A Nogales, Sonora police officer assists a woman fleeing the scene of a drug related shooting near a major shopping mall on Sept. 12, 2008 in Nogales, Sonora.

Arizona Daily Star 2008

A new study about drug violence in Mexico from the Trans-Border Institute in San Diego shows that the 15,273 killings in 2010 set a new record. It also found that 84 percent of the killings occurred in four states: Chihuahua, Sinaloa, Guerrero and Baja California.

The report, which is based on data from the Mexican government, shows Sonora registered the 12th-most "organized crime killings" in 2010 and has accounted for the ninth-most from 2007-2010. 

The 495 killings in 2010 in Sonora marked an increase from each the previous three years but paled in comparison to the 4,427 in Chihuahua, the 1,815 in Sinaloa and the 1,209 in Tamaulipas.

The 1,253 from 2007-2010 is also well below the 10,134 in Chihuahua in that span, the 4,384 in Sinaloa and the 2,727 in Guerrero.

Here's the first three graphs of a summary of the report:

"Drawing on new data released by the Mexican government, the Trans-Border Institute issued a report today on drug violence in Mexico.  The report, titled Drug Violence in Mexico: Data and Analysis Through 2010, was authored by Viridiana Ríos and David Shirk and builds on a previous study released one year earlier. The new study reviews available data and analyzes the factors that contributed to extreme levels of violence in Mexico through 2010, the worst year on record.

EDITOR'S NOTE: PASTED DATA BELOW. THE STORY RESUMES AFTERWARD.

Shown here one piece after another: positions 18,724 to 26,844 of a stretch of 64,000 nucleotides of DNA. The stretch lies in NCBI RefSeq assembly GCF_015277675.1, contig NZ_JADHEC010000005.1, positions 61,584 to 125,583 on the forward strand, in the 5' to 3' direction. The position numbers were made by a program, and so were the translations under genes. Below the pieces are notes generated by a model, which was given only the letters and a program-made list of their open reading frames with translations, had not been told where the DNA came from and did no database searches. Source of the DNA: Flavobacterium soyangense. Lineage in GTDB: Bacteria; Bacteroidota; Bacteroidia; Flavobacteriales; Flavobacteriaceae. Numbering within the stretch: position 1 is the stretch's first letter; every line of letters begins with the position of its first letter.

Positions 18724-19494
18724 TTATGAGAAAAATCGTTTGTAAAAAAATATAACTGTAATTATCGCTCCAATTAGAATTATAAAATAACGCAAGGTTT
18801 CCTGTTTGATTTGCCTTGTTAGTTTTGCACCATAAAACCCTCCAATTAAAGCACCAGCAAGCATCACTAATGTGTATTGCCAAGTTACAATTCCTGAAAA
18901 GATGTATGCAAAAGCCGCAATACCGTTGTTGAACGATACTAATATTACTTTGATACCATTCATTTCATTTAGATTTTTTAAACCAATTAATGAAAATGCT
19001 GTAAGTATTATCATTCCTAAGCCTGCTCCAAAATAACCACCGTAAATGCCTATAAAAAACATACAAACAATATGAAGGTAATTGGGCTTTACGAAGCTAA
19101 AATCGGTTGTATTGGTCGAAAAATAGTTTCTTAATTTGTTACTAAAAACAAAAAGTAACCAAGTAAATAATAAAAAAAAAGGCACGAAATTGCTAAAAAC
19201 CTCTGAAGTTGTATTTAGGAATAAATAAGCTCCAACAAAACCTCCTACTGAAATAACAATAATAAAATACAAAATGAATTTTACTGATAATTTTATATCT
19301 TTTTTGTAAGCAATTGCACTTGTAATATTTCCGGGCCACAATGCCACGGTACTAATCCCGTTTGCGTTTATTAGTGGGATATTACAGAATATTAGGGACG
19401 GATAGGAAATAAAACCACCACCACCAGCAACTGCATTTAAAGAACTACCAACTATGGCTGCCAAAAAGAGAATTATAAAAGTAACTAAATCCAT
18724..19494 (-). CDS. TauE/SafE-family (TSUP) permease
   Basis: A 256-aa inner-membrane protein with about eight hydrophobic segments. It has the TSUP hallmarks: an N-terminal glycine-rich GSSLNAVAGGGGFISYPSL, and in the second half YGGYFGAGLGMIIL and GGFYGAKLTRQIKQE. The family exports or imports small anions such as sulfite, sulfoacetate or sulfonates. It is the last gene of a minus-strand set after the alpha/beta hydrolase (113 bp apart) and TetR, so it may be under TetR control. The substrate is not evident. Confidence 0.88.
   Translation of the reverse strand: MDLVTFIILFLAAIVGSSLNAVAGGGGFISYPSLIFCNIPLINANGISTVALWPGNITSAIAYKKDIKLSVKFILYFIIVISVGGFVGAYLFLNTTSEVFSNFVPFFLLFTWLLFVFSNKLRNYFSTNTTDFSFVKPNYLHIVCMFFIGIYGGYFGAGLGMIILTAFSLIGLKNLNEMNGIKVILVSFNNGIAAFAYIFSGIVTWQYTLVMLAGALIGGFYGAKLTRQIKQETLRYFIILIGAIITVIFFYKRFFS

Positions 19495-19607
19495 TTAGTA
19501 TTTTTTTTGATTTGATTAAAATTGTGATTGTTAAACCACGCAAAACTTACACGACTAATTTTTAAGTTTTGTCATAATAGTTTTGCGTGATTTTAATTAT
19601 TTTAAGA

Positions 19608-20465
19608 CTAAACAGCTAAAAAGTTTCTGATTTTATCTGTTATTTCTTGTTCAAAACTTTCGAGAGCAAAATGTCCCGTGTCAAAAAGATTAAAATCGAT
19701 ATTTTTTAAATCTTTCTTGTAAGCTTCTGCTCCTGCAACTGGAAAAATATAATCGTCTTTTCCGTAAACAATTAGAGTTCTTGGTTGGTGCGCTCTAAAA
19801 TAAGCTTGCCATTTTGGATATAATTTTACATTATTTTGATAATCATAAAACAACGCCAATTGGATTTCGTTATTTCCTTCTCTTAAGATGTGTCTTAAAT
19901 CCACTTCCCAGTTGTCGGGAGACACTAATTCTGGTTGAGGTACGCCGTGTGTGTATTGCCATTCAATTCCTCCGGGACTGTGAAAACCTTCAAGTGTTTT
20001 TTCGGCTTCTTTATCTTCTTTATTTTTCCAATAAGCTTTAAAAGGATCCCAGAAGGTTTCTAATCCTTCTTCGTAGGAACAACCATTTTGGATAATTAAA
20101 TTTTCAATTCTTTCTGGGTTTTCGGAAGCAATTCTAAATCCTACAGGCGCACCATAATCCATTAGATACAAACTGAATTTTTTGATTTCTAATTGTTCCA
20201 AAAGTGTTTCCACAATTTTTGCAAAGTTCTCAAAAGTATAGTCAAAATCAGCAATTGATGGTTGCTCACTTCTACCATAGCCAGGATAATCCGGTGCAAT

According to Mexican government data, more than 34,550 killings were officially linked to organized crime during the administration of President Felipe Calderón (2006-12). Based on multiple years of monitoring drug violence in Mexico, the 15,000 organized crime killings that occurred in 2010 set a new record as well as an increase of nearly 60% from the previous year.

The new TBI report underscores the geographic concentration of violence, with 84% of all homicides from organized crime in 2010 occurring in just four of Mexico’s 32 states (Chihuahua, Sinaloa, Guerrero and Baja California) and over 70% occurring in 80 of the country’s roughly 2,450 municipalities. The top five most violent municipalities in 2010 were Ciudad Juárez (2,738 killings), Culiacán (587), Tijuana (472), Chihuahua (670), and Acapulco (370), which together accounted for 32% of all the drug-related homicides in 2010."


Here's the year-by-year breakdown of "organized crime killings" from the report, for all of Mexico and for a few selected states:


2007: 2,826

2008: 6,837

2009: 9,614

2010: 15,273


2007: 141

2008: 252

2009: 365

2010: 495


2007: 244

2008: 2,118

2009: 3,345

2010: 4,427


2007: 426

2008: 1,084

2009: 1,059

2010: 1,815


2007: 299

2008: 412

2009: 879

2010: 1,137

Baja California

2007: 209

2008: 778

2009: 484

2010: 540